Academy Fellows to Provide Free, High Quality, Online Learning Experiences to Educators around the Globe
An unprecedented global collaboration designed to accelerate STEMx* education was announced by the International Society for Technology in Education (ISTE®) and the New Media Consortium (NMC).
The 2013 HP Catalyst Summit in São Paulo, attended by more than 120 educators and policy leaders from 15 countries, marks the launch of the HP Catalyst Academy, designed to accelerate STEMx education, transform teaching practices and continue to close the global skills gap.
The HP Catalyst Academy extends the work of the HP Catalyst Initiative, which was launched in 2010 to support innovations in STEMx teaching and learning. To date, 56 organizations in 15 countries have received grants from HP to explore how emerging technologies and great teaching can be combined to create powerful STEMx learning experiences for more than 130,000 students around the globe.
Beginning in June 2013, the HP Catalyst Academy will offer its first set of online mini-courses, covering a wide range of topics such as digital fabrication, computational thinking, remote labs, game design and social media. The mini-course leaders, known as HP Catalyst Fellows, are working with HP’s education partners, ISTE and the NMC, to develop these innovative online professional learning experiences. Through a grant process, HP Catalyst identified this group of established STEMx trailblazers who have experience and excellent track records in developing and launching large-scale projects that positively impact thousands of teachers and students.
"The mini-courses offered by the HP Catalyst Academy will expand the reach of our collaboration with HP and the NMC exponentially to reach even more educators around the globe," said Brian Lewis, CEO, ISTE."The possibilities are boundless. For example, a secondary math teacher in South Africa can participate with numerous other educators from around the world in a mini-course offered by an Academy Fellow in Ireland. This takes the acceleration of STEMx education to a whole new level."
"We live in a global economy that increasingly demands a highly skilled workforce of critical thinkers and problem-solvers," said Jeannette Weisschuh, director, Office of Global Social Innovation, HP. "Through the Academy, we are extending the best practices learned by educators at HP Catalyst Initiative sites to their colleagues around the world."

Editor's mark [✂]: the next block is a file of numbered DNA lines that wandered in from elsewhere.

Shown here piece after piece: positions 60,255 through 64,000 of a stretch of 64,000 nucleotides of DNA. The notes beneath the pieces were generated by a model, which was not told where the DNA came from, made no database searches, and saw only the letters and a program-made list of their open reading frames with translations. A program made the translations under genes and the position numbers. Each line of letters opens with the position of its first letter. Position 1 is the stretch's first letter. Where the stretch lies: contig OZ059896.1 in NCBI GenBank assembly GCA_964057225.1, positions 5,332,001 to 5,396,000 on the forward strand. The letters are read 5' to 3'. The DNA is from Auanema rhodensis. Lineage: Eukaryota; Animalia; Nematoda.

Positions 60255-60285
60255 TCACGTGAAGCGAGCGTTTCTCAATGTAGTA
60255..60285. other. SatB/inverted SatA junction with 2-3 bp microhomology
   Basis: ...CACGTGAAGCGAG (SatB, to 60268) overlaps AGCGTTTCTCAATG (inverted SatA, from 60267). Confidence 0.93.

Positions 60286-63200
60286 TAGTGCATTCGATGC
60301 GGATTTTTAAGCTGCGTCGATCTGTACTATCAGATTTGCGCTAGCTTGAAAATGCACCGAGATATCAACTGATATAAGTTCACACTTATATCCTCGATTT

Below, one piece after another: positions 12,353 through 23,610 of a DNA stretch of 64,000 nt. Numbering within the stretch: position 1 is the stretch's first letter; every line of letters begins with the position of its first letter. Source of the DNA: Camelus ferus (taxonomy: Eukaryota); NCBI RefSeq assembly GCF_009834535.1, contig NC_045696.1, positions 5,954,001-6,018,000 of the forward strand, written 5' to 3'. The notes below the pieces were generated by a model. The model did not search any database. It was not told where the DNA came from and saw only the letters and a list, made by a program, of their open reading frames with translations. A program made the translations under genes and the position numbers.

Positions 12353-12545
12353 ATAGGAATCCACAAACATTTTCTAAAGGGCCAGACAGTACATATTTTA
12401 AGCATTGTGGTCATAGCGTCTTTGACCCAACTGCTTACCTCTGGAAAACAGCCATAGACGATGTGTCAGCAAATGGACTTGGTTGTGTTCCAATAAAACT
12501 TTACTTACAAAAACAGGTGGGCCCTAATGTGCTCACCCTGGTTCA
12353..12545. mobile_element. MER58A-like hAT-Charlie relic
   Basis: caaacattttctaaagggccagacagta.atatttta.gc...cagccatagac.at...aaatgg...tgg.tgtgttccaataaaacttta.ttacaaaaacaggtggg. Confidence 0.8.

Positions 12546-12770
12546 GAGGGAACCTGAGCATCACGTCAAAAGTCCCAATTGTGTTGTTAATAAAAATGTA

“The NMC is excited to be part of the HP Catalyst Academy and work closely with HP and ISTE,” said Dr. Larry Johnson, NMC CEO. “The professional development opportunities are designed to be completely practical and forward-thinking. They really have the capacity to transform STEMx teaching and learning as we know it.”
The professional learning that the Academy's first 15 Fellows will offer to educators around the globe support the development of a wide-range of STEMx skills. For example, Fellow Debbie Forster and her team from Apps for Good will introduce educators to their approach to teaching young people about the world by expecting them to change it. Participants will learn how to work with students to develop mobile applications that solve real world problems by being matched online with professional designers, developers and entrepreneurs. Ultimately, HP Catalyst Academy learners will discover a new way of teaching IT, applying a student-driven, problem-solving learning approach and following lean start-up and agile software development principles.
The 15 inaugural HP Catalyst Academy Fellows are:
• Samantha Adams Becker, New Media Consortium, Austin, TX.
• Alex Chisholm, Learning Games Network, Inc., Cambridge, Mass.
• Dr. Phillip Davis, Del Mar College, Corpus Christi, Texas
• Debbie Forster, CDI Apps for Good, London, United Kingdom
• Michael Furdyk, Taking It Global, Toronto, Ontario
• Ananda Gunawardena, Carnegie Mellon University, Pittsburgh, Pa.
• Betty Hurley-Dasgupta, SUNY Empire State College, Saratoga Springs, N.Y.
• Neil Roy Ingram, University of Bristol, Bristol, United Kingdom
• Kemi Jona, Northwestern University, Evanston, Ill.
• Frank V. Kowalski and Susan E. Kowalski, Colorado School of Mines, Golden, Colo.
• Sherry Lassiter, The Fab Foundation, Massachusetts Institute of Technology, Cambridge, Mass.
• Tonia Lovejoy, Reach the World, New York, N.Y.
• Anthony Maddox, University of Southern California, Los Angeles
• Mano Talaiver, Institute for Teaching Through Technology & Innovative Practices, Longwood University, Farmville, Va.
• Krista Wright, Polar Bears International, Bozeman, Mont.
To explore the HP Catalyst Academy's professional learning opportunities, visit www.catalyst-academy.org. Applications for the second cohort of HP Academy Fellows are now being accepted. For more information, go to www.hp.com/go/hpcatalyst.
*Note for Editors: For years we have referred to STEM education -- Science, Technology, Engineering and Math -- but in today's flat world the definition must be much broader. It must include disciplines like computer science, nanoscience and, biotech as well as critical skills such as collaboration, creativity, communication, problem solving, inquiry, computational thinking and global fluency. Thus, to expand the definition to encompass the wide range of skills and knowledge requisite for success in the high-tech world of work and global citizenship, the HP Catalyst Initiative has created the acronym, STEMx.
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Identifying the impact of emerging technologies.
The Edward and Betty Marcus Institute for Digital Education in the Arts (MIDEA) provides timely, succinct and practical knowledge about emerging technologies that museums can use to advance their missions.
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